Thursday April 22 2021

News Source: Fund Regulation

Focus: UCITS

Type: General

Country: European Union

The Alternative Investment Management Association (AIMA), the Institutional Money Market  Funds Association (IMMFA), the Investment Company Institute (ICI), the International Swaps  and Derivatives Association (ISDA) and the Securities Industry and Financial Markets  Association Asset Management Group (SIFMA AMG) (collectively “the associations”) are writing to urge the Prudential Regulation Authority (PRA) to permit use of European Economic Area (EEA) UCITS for initial margin (IM) purposes in the UK Uncleared Margin Requirements (UMR) Binding Technical Standards (2016/2251) once the current ‘standstill’ comes to an end on 31 March 2022.

Under the EU UMR, financial counterparties are permitted to use EEA UCITS as IM, subject to the conditions set out in Articles 4 and 5 of the EU Margin RTS. The UK UMR have similarly restricted financial counterparties to use of UK UCITS as IM (Article 4 (r)).

The impact of this restriction is postponed by the ‘standstill’ approach adopted under UK rules, whereby UK counterparties do not have to adapt current procedures and arrangements for exchange of margin in uncleared derivatives business until 31 March 2022.

The associations believe, however, that once the restriction to use of UK UCITS as IM is in effect, there will be negative consequences for the counterparties concerned and for the attractiveness of the UK as a jurisdiction in which to do uncleared derivatives business. This limitation is also not justified on risk grounds.

Derivatives counterparties may need or prefer to use UCITS (particularly MMFs) as IM

Derivatives counterparties, including UCITS managers and investment managers may use UCITS as IM. In the case of funds, this may be more efficient than (as applicable) having their depository or custodian reinvest cash into UCITS MMFs, for several reasons, including:

  • The lack of alternative eligible collateral available to the fund’s managers.
  • The investment guidelines within which the fund must operate, which may limit the ability to trade other types of eligible collateral.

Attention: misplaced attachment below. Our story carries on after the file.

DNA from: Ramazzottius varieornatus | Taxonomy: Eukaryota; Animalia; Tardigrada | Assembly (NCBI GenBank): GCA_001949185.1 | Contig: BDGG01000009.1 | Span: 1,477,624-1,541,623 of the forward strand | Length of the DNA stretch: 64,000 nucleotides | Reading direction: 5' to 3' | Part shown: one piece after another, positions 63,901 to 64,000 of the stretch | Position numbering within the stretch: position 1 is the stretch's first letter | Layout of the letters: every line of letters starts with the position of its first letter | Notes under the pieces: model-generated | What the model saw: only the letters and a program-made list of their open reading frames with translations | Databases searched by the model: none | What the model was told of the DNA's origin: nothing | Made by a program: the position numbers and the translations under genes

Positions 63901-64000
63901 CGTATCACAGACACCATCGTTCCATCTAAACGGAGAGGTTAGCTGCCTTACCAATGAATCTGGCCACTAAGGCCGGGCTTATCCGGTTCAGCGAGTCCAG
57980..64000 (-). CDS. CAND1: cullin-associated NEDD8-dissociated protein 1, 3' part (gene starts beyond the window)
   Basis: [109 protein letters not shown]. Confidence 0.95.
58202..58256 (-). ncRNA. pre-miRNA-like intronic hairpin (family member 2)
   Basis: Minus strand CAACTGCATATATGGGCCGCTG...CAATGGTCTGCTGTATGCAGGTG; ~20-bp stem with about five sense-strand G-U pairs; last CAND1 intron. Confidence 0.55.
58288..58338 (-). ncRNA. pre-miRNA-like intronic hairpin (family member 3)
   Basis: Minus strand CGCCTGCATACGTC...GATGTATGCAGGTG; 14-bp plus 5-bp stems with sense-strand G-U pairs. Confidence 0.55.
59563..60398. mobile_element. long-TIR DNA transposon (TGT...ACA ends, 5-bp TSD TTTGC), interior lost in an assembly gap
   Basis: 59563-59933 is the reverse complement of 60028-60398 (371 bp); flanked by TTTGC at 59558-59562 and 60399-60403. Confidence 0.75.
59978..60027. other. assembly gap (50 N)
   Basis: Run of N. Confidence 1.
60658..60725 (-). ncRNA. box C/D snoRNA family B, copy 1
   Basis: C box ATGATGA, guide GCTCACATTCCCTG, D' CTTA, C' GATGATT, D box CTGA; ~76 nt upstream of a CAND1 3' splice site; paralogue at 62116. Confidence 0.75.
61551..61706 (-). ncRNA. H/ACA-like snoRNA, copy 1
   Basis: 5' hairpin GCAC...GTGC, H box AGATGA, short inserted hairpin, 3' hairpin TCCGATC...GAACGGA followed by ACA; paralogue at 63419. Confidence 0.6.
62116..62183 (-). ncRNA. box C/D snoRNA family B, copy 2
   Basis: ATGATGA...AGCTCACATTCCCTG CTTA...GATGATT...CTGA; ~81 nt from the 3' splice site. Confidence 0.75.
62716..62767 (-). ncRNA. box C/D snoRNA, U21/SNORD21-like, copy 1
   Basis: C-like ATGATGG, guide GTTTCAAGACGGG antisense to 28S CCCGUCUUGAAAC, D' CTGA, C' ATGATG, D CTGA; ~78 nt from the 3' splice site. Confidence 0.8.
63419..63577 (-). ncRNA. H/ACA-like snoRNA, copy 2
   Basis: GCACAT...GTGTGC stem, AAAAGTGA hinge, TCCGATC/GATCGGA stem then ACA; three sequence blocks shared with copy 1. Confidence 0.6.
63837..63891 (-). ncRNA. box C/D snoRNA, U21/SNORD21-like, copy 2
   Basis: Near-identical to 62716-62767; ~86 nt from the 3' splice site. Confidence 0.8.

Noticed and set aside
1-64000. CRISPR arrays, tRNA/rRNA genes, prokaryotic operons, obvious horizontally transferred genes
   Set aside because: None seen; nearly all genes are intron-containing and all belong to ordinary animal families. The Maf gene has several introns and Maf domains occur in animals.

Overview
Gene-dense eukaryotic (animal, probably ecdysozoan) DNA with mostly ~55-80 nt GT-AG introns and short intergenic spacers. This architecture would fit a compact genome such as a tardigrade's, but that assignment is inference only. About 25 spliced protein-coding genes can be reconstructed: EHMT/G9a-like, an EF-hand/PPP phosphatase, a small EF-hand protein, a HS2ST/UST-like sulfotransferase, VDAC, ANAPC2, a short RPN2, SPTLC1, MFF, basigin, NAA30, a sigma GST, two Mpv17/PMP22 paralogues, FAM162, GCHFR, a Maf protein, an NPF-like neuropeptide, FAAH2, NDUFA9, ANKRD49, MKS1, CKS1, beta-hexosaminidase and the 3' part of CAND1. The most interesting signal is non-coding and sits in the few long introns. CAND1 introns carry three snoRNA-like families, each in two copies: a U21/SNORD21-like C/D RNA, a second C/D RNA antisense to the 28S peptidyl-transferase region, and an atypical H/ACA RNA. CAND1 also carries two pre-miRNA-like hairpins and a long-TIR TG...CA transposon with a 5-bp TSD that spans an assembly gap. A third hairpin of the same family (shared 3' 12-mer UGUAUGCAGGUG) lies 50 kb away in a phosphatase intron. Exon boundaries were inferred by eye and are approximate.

• Operational limitations on the ability of the fund to trade other types of collateral

The pool of EEA UCITS is much larger than the pool of UK UCITS

In a survey conducted by the IMMFA, it found that just two of 80 funds managed by their members were domiciled in the UK (both sterling funds). The other 78 funds were domiciled in Luxembourg or Ireland.

As such, the pool of IM that is available to asset managers subject to UK UMR appears significantly smaller than that available to EEA asset managers.

Negative impact for the UK as a place to do uncleared derivatives business, in relative and absolute terms

The extra layer of complexity and cost for asset managers (subject to UK rules) engaging in uncleared derivatives business, because of this limitation, will adversely affect the ability of UK asset managers to undertake uncleared derivatives business:

  • As stated above, IM in the forms of UCITS will be scarcer, with operational and cost implications.
  • This limitation will affect the ability of UK counterparties to trade with EEA asset managers, who may wish to post EEA UCITS as IM. Those EEA counterparties may prefer to choose to trade with other EEA counterparties that can accept EEA UCITS as eligible collateral under the EU Margin RTS (or counterparties from other jurisdictions who are not limited in their ability to accept EEA UCITS as IM).
  • Given the size of the pool of UCITS IM available to EU asset managers (many multiples of the size available to UK asset managers), the negative impact on the EU as a location for uncleared derivatives business will be far less significant than the negative impact for asset managers subject to UK UMR. The availability of EEA UCITS is of greater importance to UK asset managers than is the availability of UK UCITS as IM for EU asset managers.

Restricting the ability of UK counterparties to using only UK UCITS as IM (and not EEA UCITS) is not justified on prudential grounds

EEA UCITS are not inherently riskier than UK UCITS. There will be no deterioration in the quality of collateral provided by counterparties as IM if the UK UMR are amended to permit use of EEA UCITS as IM. On the contrary, the associations believe that such a step would be beneficial to overall market liquidity.

The PRA is currently consulting on amendments to the BTS 2016/2251 and may align UK UMR more closely with the latest iteration of EU UMR at the conclusion of this process. We urge the PRA to take this opportunity to expand the eligibility criteria in the BTS to include EEA UCITS.

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